Sorry, Prime Minister: Legislation won’t end excess in the boardroom

A key platform of our new Prime Minister is to curb what she perceives to be boardroom excesses.  “It is not anti-business to suggest that big business needs to change”, she said.

One of her proposals is to allow employee and worker representatives to sit on company boards, a suggestion which has not gone down well in the corporate world.  The debacle at the Co-op, with its legion of elected directors, has been cited many times as an argument against Mrs May’s idea.  First Group already has employees on the boards not just of its component companies, but of the group plc itself.  However, given that one of the companies is Great Western trains, one of the most notoriously unreliable of all the rail operators, this has not proved to be a panacea.

May is keen on making shareholder votes on executive remuneration legally binding.  True, in the spring, a clear majority, some 60 per cent, rejected BP boss Bob Dudley’s £14 million pay.  But only 33 per cent of shareholders failed to back Martin Sorrell’s package at the WPP AGM last month, even though both Standard Life and Hermes, two of Britain’s most influential fund managers, voted against the pay report.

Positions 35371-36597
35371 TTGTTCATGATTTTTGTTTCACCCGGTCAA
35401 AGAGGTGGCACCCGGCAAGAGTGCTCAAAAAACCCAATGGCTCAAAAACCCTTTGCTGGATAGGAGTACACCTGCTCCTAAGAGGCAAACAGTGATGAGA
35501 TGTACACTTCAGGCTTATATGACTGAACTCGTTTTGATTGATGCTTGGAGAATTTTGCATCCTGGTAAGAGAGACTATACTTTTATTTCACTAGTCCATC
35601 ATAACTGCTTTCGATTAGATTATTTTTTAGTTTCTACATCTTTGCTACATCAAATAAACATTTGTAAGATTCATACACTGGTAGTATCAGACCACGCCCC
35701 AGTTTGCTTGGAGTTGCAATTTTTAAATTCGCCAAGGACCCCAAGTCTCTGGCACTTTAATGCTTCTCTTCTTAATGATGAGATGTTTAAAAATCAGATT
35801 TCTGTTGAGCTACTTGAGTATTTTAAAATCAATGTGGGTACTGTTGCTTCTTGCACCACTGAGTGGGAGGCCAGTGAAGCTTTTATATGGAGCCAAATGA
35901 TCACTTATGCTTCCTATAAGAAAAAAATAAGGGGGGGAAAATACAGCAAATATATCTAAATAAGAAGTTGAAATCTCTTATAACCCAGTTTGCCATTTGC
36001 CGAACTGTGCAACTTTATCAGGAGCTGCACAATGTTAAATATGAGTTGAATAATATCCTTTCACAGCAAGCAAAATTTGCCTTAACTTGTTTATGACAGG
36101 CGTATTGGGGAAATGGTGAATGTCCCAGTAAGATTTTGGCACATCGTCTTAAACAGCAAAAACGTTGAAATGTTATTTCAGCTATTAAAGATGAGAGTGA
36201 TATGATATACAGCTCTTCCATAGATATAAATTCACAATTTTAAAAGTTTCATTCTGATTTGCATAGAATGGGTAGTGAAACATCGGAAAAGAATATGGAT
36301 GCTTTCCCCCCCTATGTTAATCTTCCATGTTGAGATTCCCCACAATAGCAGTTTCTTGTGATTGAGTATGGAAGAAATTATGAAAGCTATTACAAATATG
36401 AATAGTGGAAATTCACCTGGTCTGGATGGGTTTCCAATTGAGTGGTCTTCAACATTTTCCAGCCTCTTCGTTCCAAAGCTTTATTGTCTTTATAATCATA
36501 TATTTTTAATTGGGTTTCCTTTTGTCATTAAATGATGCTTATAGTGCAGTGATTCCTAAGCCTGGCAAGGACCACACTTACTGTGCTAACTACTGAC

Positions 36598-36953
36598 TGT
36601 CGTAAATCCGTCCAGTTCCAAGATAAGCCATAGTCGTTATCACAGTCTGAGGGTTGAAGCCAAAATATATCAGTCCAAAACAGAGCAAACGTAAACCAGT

Board members receive emoluments.  Shop floor workers get pay.  Yet however we describe them, the gap between the two has opened up in dramatic fashion in recent decades, with no obvious economic justification.  In the United States, for example, the average compensation of CEOs in the top 350 firms is some $15 million a year.  This enormous sum is 300 times higher than the amount the companies pay to the typical worker.  In the mid-1970s, the ratio was not 300:1 but only 30:1.  Even in the mid 1990s it was around 100:1.  This latter figure would still hand the average CEO some $5 million today, not a bad sum to have.  The American economy has done well, but it also did well in the decades immediately after the Second World War, when remuneration disparities were much narrower.

Legislation is the brutal option, but there is no guarantee it would work.  The fundamental challenge is to alter the set of values which has become dominant.  The social norm at the top of industry has become one in which it is perfectly acceptable to be paid very large amounts, virtually regardless of performance.  This behaviour has influenced remuneration in non-market sectors of the economy, such as the pay of top management in universities, and in particular that of Vice-Chancellors.  Their average salary in 2014/15 was £274,000.  Incredibly, the Vice-Chancellor of Falmouth University – it does in fact exist – received £285,000.

There is a simple policy which could radically alter attitudes and behaviour.  The Prime Minister should let it be known that no-one who behaves in an ostentatious way on this matter will either be knighted or elevated to the Lords.  Indeed, such honours might be reserved for captains of industry who volunteer for substantial pay reductions.  Miracles might then happen and social norms drastically changed.

Paul Ormerod

As published in CITY AM on Wednesday 20th July

Image: Home Secretary, Theresa May, speaking at the Girl Summit, by DFID – UK Department for International Development  licensed under CC BY 2.0